Falls in Older People

Falls Statistics in the Older Population

Identifying the risk factors for falling can help care staff in their assessments and assist them to prevent falls whilst preserving and promoting independence.

Risk Factors

Some of the most common risk factors include: 

Risk Factors for the older person:

  • Continence issues
  • Dizziness & blackouts
  • Weak muscles
  • Cognitive impairment
  • Slower reaction time
  • Problems with legs/feet
  • Sensory problems (Vision/Hearing)
  • Pain
  • Fear of falling
  • Postural hypotension
  • Medical conditions

Environmental Risk Factors:

  • Unsuitable footwear
  • Uneven surfaces
  • Cluttered environment
  • Unfamiliar surroundings
  • Poor lighting
  • Lack of or unsuitable equipment

Other Factors:

  • Medication
  • Alcohol intake

Falls are not an inevitable part of ageing.

In many cases, taking preventative steps can reduce the likelihood of falls and enable an older person to continue a physically active life.

Care home teams have a key role to play in falls prevention, but they need to have the knowledge and understanding to be able to apply these measures.

Measures include: 

Exercise for Residents

This can take many forms including encouragement to stay mobile, chair based exercises and activities by the activities team.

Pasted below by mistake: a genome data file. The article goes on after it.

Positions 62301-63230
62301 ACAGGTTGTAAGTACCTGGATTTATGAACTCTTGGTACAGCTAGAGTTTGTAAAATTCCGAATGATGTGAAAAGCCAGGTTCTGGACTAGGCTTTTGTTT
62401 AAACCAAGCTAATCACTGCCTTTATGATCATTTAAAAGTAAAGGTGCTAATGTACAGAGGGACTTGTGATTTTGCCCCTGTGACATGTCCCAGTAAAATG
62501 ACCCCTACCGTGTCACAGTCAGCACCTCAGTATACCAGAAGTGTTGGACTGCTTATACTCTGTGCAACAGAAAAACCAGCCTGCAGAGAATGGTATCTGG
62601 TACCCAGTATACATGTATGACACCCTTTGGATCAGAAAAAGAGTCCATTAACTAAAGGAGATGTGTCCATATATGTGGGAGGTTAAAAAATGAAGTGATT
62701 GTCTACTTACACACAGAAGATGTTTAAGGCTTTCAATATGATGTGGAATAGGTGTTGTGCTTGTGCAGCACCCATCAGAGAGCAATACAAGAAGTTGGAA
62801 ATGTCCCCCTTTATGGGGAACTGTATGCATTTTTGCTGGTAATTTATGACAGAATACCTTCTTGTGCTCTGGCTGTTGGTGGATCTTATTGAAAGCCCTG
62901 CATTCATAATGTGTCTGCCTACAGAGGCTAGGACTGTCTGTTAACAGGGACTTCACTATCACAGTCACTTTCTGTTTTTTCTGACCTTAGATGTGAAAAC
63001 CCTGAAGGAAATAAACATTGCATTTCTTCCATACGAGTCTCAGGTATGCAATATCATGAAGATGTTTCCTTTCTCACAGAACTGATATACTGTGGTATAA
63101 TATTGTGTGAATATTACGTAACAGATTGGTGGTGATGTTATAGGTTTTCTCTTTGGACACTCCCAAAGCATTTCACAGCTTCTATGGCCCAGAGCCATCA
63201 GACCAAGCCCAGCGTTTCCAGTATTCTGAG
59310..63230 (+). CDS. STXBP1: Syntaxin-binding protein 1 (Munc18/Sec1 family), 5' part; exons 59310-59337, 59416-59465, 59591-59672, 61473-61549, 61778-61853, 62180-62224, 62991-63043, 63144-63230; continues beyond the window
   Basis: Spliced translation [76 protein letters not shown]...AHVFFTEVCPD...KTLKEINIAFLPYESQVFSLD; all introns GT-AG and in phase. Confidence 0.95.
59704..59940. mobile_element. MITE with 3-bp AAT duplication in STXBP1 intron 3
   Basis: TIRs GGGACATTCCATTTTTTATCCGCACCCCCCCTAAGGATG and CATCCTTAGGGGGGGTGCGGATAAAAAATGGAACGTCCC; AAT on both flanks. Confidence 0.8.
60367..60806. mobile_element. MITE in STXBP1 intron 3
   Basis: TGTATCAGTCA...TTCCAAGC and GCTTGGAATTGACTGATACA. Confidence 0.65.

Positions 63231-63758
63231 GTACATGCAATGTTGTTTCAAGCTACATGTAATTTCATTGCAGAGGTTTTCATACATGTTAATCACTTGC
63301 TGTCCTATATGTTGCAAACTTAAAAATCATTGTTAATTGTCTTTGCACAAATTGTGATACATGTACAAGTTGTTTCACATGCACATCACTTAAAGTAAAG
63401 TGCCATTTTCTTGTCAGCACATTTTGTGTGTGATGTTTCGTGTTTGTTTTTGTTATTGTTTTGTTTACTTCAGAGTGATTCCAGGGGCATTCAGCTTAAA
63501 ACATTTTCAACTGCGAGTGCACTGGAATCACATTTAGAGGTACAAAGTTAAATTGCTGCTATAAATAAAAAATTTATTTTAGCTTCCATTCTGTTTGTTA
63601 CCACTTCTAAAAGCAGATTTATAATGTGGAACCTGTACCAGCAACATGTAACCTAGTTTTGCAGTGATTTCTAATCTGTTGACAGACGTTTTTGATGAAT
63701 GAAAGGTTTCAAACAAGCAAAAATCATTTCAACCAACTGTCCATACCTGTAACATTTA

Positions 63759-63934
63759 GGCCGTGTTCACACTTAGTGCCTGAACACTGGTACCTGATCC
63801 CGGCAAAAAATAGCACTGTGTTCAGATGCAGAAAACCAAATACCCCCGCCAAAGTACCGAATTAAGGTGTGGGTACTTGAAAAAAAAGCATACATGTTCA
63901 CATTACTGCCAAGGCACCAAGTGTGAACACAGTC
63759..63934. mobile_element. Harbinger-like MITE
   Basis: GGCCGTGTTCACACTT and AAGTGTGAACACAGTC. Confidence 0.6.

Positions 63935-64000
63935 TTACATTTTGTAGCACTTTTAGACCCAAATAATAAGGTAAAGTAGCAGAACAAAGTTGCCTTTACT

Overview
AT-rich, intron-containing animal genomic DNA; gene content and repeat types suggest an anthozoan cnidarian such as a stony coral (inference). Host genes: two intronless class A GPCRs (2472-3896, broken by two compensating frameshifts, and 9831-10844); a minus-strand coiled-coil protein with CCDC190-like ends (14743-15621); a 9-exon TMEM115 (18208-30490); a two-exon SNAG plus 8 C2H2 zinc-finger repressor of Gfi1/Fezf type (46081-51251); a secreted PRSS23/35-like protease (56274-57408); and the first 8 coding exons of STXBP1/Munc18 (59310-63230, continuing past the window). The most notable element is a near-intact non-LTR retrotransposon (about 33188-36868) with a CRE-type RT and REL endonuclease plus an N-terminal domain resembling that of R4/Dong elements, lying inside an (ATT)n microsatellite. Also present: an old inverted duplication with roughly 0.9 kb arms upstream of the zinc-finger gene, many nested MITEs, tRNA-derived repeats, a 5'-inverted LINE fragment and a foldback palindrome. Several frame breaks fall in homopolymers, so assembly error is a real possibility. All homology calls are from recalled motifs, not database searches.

Environment Modification

Care home staff should be risk assessing and checking the environment for their residents.

Staff should be:

  • Advising that a heavily cluttered bedroom could increase the chance of falls
  • Ensuring that they do not leave equipment for residents to fall over
  • Clearing walkways and making handrails available
  • Checking resident’s footwear and encouraging them not to walk around barefoot

Domestic staff should be routinely helping residents to reduce clutter in their rooms to minimise risk of falls.

Medication Reviews

If a resident is becoming unsteady or has had a fall it is good practice to have them reviewed by a GP and their medications reviewed. 

Taking four or more medications significantly increases the risk for falling because: –

  1. There are a greater number of side effects associated with multiple medication use and the side effects are often more intense.
  1. Interactions between medications can also cause side effects.
  1. Medications react differently in the body as a person ages which can increase the risk for falling.

Reviewing & Auditing Falls

Good care home managers will audit the falls that happen in the home and look for patterns, triggers and possible ways to reduce them.

It may transpire that there is a peak in falls at certain times and this may lead the care home manager to increase the staffing levels, which in turn may result in a decrease in falls.

Staff Training & Education

Falls risk can be increased by:

  • Medical conditions
  • Medication
  • Dementia
  • Physical or sensory impairment
  • Poor balance

Raising staff awareness about this can help care staff to be proactive in falls prevention.

Also, an understanding into the resident’s need to access a toilet urgently because of incontinence or sometimes a side effect of a medication is required. Staff can then demonstrate empathy and respond appropriately.

Simple measures can also be useful in reducing falls, such as making sure that a resident’s important things are in reach including their call bell, a drink, mobility aids etc.